Janika said...

I invite you to experience Lexx in a different perspective of mythology, philosophy, and social context. See my Lexx fan blog at grandfortuna.xanga.com in particular "Why Lexx is important" at http://grandfortuna.xanga.com/2012/12/07/why-lexx-is-important/

Lexx is a little bit of a shock, but there is method to the madness. ;)

Paul R. Potts said...

Janika, thanks. I have read your comments and I have watched most of the rest of the series -- I am partway into season 4 now. It really is a very frustrating show to watch. I think fans like you put a lot more thought into it than the producers did, and give them far too much credit. I think that's a version of the "sunk cost fallacy" for TV watching -- when fans have invested time into watching a show, we want to believe that it had some value. It's why I watched all of "Andromeda" even when it became obvious that the head writer had left and the show was just a confused mess with no real story arc anymore. It's why I watched all of "Stargate: SG-1" even when half the original actors were gone and replaced by refugees from "Farscape" and the writing was going nowhere.

Season 3 has a lot of really beautiful _moments_. I love what they did with the sets for Fire and Water and the concept, even with a low budget. The episode "Brigadoom" takes big risks for the actors but is really touching and funny. "The Web" and "The Net" have a pretty intriguing setup and it is neat to see the story from different perspectives. But overall, most of the episodes are just far, far too padded. The gondola sequences are gorgeous, but there just _is not enough story_. "Boomtown," "K-Town," "Garden," "Girltown" -- they all suffer from the same problem. The only things moving the story along in these episodes are adolescent sexual gratification and homophobic gags.

The show is funnier when it is performing some kind of specific parody of a genre, like in "791" and "Wake the Dead." But so much of it just shows no character development and no drama at all. Over 40 shows in, and Stan and Xev are still motivated primarily by their desires to get laid. It really want to make it to the end, but it is such a slog. As the episodes get weirder in season 4 and anything can happen, this has the paradoxical effect of draining away all the drama and interest, so I am really having a hard time continuing. I find myself fast-forwarding a lot. I have written a little more about Lexx on my other blog here:


I am considering a project in which I study each episode in more detail, at least the ones that I feel deserve some consideration.

Unknown said...

Hi. I just read this, I was actually having a mental debate about whether it was truly homophobic. What I mean is I get this impression of a mix between homoprogressive, homosubversive and homophobic. At the time there wasn´t a lot of truly homosexual representations on "normal" tv. Homosexuality is not just in homophobic gags, but also various characters, but then they're all villains and not particularly cute. So it felt like a step forward at the time, having SOME sort of relationships/representations on screen. And the show was imaginative and a unique universe. But in an age where Archie comics has a positive gay character among its main cast, it seems only homophobic.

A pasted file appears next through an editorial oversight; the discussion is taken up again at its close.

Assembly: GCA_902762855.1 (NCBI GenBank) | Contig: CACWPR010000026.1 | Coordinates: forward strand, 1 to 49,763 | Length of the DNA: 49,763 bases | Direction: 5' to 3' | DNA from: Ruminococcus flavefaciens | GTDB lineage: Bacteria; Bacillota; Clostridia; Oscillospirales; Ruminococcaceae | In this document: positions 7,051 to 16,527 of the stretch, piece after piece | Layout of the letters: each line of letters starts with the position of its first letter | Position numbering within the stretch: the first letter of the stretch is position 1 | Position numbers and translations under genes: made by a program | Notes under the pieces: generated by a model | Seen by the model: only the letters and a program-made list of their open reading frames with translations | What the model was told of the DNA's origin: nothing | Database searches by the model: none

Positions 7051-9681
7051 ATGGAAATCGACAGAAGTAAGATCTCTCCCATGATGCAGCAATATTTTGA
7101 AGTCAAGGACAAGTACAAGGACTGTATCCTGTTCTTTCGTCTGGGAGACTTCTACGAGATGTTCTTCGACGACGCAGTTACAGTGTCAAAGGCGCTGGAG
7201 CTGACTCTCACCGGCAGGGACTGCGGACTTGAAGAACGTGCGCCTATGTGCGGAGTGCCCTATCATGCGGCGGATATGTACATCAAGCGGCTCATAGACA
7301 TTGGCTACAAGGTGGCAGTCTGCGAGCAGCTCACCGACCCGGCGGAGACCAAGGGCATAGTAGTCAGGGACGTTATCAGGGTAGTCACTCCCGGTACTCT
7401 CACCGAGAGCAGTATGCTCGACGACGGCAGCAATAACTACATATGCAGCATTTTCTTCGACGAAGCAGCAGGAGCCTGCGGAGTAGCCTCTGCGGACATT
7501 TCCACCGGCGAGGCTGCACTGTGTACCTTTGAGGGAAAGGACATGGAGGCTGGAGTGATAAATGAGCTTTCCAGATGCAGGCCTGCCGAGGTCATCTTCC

But yeah, there is a lot of shclock (not the good kind), and when rewatching it the first season did feel longer than I remembered. But part of that would be that shows nowadays have a LOT more going on, a lot less downtime. Watching old movies (like from anything from the 70s or earlier) has the same effect. Amy Sherman-Palladino actually commented on this once in an interview while working on Bunheads. So I wonder how much of that is what makes the show feel somewhat worse than before.

But the universe is in itself worth it, as are certain episodes as others here commented. I liked how in the first season we see order as a force of evil (it's not that common, especially when it's a "light vs dark" dichotomy for the universe. Then there's the fact that basically everything seen in the "light" zone isn't all that good. The concept of the "afterlife" and all that.

In my opinion the fourt season is more of a variety show, filled with sketches and skits, it was a way to move the storyline forward despite not really knowing where to go. The show tends to work along the lines of just destroying everything (the light zone, the universe, the afterlife, and yet by its very own mythology, things be go own or be reborn, for time is "circular" (I quite liked that take on prophets and why they can see the "future").

But yeah, the first season is good for creating the universe and for a smattering of moments. The second for certain episodes and how it finds its legs. The third is great, on so many levels (but often bears many of the flaws from the rest of the show in general). The fourth is more of a time killer.

To be clear, I rarely sit down to watch tv. I generally multi-task, which makes watching certain things, especially those with pacing problems, much more tolerable.

And yeah, SOOOO not kid friendly in most places.

But there is something I DO have to give it props for. Even if I haven't seen any of it for several years, I do occasionally have Kai's battle song pop up in my head or some of those from "Brigadoom".

Paul R. Potts said...

Great comments, Unknown. I agree with you about "Brigadoom." What a strange but beautiful episode!